Subscribe to VETERINARY PRACTICE NEWS   SUBSCRIBER SERVICES   
VPN Logo   
 Home   About Us   Contact Us
 

Pet Medications Sharpsburg GA

At the Pet Poison Helpline, they have numerous veterinary professionals on staff, including board-certified veterinary internal medicine specialists, board-certified veterinary emergency critical care specialists, veterinarians and certified veterinary technicians specifically trained in the field of toxicology.

VCA Braelinn Village Animal Hospital
(770) 744-5450
1130 Crosstown Ct
Peachtree City , GA
Hours
Monday 7:00 AM - 6:00 PM
Tuesday 7:00 AM - 8:00 PM
Wednesday 7:00 AM - 6:00 PM
Thursday 7:00 AM - 8:00 PM
Friday 7:00 AM - 6:00 PM
Saturday 8:00 AM - 2:00 PM
Sunday Closed
Services
Animal Boarding, Animal Flea Control, Small Animal Vet, Spaying/Neutering, Veterinarians, Veterinary Dentistry, Veterinary Euthanasia, Veterinary Medical Specialties, Veterinary Surgery, Veterinary Vaccinations

Wesley, Meredith, Dvm - East Coweta Veterinary Hosp
(770) 304-2600
3462 Highway 34 E
Sharpsburg, GA

Data Provided by:
Newnan Animal Hospital
(770) 251-8911
15 Baker Rd Ste 5
Newnan, GA

Data Provided by:
Allen Jeff Dvm
(770) 486-0077
1130 Crosstown Ct
Peachtree City, GA

Data Provided by:
Reichman, Sam, Dvm - Flat Creek Animal Clinic
(770) 487-5354
1963 Highway 54 W
Fayetteville, GA

Data Provided by:
Dogwood Veterinary Hospital and Laser Center
(678) 590-1924
24 Hospital Rd
Newnan, GA
Promotion
Dogwood Veterinary Hospital &
Laser Center
$10.00 Dogwood Dollars
In Honor of our New Clients please apply these ""Dogwood Dollars"" to your first exam.
Valid on your first visit only.
Cannot be redeemed for cash.
Hours
Monday 7:00 AM - 6:00 PM
Tuesday 7:00 AM - 6:00 PM
Wednesday 7:00 AM - 6:00 PM
Thursday 7:00 AM - 6:00 PM
Friday 7:00 AM - 6:00 PM
Saturday 8:00 AM - 12:00 AM
Sunday Closed
Services
Animal Boarding, Animal Daycare, Animal Flea Control, Animal Microchipping, Declawing, Emergency Veterinary Clinic, Small Animal Vet, Spaying/Neutering, Veterinarians, Veterinary Dentistry, Veterinary Euthanasia, Veterinary Medical Specialties, Veterinary Surgery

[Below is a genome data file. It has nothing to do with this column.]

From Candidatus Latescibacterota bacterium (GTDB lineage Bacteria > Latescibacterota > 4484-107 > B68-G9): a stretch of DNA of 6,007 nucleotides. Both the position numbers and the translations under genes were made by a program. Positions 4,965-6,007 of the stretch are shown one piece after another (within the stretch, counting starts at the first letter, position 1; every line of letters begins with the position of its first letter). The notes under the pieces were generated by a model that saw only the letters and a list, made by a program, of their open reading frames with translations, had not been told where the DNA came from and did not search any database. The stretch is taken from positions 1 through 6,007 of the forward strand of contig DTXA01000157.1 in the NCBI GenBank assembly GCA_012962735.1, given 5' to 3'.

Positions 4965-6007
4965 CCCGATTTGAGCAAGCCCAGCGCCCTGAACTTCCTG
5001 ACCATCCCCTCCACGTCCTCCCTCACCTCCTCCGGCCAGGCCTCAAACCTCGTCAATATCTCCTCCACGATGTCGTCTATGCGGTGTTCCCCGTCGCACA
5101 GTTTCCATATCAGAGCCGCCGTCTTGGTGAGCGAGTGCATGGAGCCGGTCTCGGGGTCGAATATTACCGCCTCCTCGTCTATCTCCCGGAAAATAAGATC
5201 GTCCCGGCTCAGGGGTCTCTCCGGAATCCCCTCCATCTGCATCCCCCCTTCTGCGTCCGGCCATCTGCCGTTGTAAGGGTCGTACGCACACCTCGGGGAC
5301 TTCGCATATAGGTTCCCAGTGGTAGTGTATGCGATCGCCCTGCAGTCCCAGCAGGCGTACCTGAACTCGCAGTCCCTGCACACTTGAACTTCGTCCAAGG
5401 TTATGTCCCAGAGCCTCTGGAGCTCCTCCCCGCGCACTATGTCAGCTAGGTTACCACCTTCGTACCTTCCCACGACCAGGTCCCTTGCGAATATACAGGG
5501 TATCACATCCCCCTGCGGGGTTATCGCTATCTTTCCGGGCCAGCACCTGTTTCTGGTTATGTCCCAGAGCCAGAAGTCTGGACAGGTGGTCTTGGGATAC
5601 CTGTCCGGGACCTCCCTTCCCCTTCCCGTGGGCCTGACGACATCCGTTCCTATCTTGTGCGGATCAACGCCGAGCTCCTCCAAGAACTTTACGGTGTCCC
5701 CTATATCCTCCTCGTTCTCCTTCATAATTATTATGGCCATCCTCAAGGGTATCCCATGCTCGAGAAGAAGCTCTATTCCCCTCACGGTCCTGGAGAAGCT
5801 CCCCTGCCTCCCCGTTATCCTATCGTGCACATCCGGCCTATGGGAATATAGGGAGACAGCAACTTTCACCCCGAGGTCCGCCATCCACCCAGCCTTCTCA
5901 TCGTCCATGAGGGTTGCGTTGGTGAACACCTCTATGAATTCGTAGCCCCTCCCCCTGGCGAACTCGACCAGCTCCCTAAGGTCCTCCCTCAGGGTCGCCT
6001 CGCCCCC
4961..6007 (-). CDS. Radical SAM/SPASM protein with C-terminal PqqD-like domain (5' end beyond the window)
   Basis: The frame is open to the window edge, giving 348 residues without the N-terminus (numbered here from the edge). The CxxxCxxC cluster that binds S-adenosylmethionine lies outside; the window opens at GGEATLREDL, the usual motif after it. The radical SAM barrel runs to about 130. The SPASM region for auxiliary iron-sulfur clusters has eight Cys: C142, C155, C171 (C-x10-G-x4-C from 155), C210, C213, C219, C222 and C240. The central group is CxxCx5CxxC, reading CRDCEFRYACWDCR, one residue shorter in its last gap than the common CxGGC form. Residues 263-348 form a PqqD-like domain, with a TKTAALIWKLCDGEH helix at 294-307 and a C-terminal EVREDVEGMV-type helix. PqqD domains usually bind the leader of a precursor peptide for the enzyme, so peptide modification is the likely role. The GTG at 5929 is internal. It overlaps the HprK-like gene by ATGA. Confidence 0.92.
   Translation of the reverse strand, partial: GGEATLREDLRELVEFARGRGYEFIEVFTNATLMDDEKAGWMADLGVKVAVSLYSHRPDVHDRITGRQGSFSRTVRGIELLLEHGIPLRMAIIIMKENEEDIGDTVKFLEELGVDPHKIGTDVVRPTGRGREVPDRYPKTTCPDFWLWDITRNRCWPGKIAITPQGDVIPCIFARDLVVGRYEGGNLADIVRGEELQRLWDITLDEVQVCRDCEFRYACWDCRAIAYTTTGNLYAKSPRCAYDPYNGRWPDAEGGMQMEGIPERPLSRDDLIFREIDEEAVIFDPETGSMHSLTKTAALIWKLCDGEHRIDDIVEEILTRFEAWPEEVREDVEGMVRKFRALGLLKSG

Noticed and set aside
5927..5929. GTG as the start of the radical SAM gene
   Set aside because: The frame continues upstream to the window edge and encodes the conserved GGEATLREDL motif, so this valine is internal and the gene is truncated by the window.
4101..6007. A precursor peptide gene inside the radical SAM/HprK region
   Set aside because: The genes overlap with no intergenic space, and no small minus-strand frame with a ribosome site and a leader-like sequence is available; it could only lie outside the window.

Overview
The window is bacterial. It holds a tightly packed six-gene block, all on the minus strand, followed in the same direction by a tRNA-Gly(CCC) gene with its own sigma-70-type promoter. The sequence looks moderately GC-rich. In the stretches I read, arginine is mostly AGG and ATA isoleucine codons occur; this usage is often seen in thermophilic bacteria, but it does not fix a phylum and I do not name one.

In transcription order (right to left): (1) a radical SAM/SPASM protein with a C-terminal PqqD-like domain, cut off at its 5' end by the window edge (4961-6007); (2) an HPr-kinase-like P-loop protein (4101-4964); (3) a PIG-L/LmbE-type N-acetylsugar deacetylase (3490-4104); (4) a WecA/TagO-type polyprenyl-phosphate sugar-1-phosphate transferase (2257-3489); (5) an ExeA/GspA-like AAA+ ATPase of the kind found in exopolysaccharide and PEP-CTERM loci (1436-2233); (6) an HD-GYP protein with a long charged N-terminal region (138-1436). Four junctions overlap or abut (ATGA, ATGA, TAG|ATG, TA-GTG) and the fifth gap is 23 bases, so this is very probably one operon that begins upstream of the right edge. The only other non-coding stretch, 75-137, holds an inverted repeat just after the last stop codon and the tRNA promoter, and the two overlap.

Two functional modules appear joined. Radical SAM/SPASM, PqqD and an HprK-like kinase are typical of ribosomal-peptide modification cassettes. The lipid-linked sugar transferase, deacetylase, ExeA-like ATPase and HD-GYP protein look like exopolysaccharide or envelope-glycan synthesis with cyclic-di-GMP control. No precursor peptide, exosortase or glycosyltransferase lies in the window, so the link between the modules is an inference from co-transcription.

East Coweta Veterinary Hospital
(770) 304-2600
3462 Highway 34 E
Sharpsburg, GA

Data Provided by:
Animal Medical Clinic
(770) 487-1338
405 Highway 74 N
Peachtree City, GA

Data Provided by:
Reeves, Scott, Dvm - Coweta Animal Hospital
(770) 253-8013
225 Bullsboro Dr
Newnan, GA

Data Provided by:
Johnson, Pamela, Dvm - Dogwood Veterinary Hospital
(770) 253-3416
24 Hospital Rd
Newnan, GA

Data Provided by:
Data Provided by:

Top 10 Human Medications Poisonous to Pets Revealed

Top 10 Human Medications Poisonous to Pets Revealed
Non-steroidal anti-inflammatories (NSAIDs) and acetaminophen top the list of human medications most poisonous to pets.
The Pet Poison Helpline offers tips for the prevention of pet poisoning caused by human medications. 

Justine A. Lee, DVM, DACVECC, associate director of veterinary services at the helpline, said as far as animal poisonings go, “they are unfortunately very, very common.” The 24-hour helpline is available throughout North America for veterinary professionals and pet owners who need help treating a potentially poisoned pet.

Tens of thousands of phone calls are fielded on human prescription drugs, rat poisons and environmental/home toxins, Lee said. Nearly half the calls involve over-the-counter and prescription medications for humans.

At the Pet Poison Helpline, they have numerous veterinary professionals on staff, including board-certified veterinary internal medicine specialists, board-certified veterinary emergency critical care specialists, veterinarians and certified veterinary technicians specifically trained in the field of toxicology. “We also have the added benefit of pharmacologists (PharmD) on staff; this multi-disciplinary approach is very important for us,” Lee said, as more than half the calls are about human drugs.

Below are the top 10 human medications most frequently ingested by pets.

  1. NSAIDs (e.g. Advil, Aleve and Motrin) Common household medications called non-steroidal anti-inflammatories (NSAIDs) top the list. The names include ibuprofen (e.g., Advil and some types of Motrin) and naproxen (Aleve).
    .
  2. Acetaminophen (e.g. Tylenol) Even though this drug is safe, this is not true for pets—especially cats. One regular strength tablet of acetaminophen may cause damage to a cat’s red blood cells.
    .
  3. Antidepressants (e.g. Effexor, Cymbalta, Prozac, Lexapro) While occasionally used in pets, overdoses can lead to serious neurological problems such as sedation, incoordination, tremors and seizures. Pets, especially cats, seem to enjoy the taste of Effexor and often eat the entire pill. One pill can cause serious poisoning.
    .
  4. ADD/ADHD medications (e.g. Concerta, Adderall, Ritalin) Minimal ingestions of these medications by pets can cause life-threatening tremors, seizures, elevated body temperatures and heart problems.
    .
  5. Benzodiazepines and sleep aids (e.g. Xanax, Klonopin, Ambien, Lunesta) About half of the dogs who ingest sleep aids become agitated instead of sedate. In addition, these drugs may cause severe lethargy, incoordination and slowed breathing in pets.
    .
  6. Birth control (e.g. estrogen, estradiol, progesterone) Large ingestions of estrogen and estradiol can cause bone marrow suppression, particularly in birds. Additionally, female pets that are intact are at an increased risk of side effects from estrogen poisoning.
    .
  7. ACE Inhibitors (e.g. Zestril, Altace) Pets ingesting small amounts of this medication can potentially be monitored at ...

Copyright 2009 BowTie Inc.

Click here to read the rest of this article from Veterinary Practice News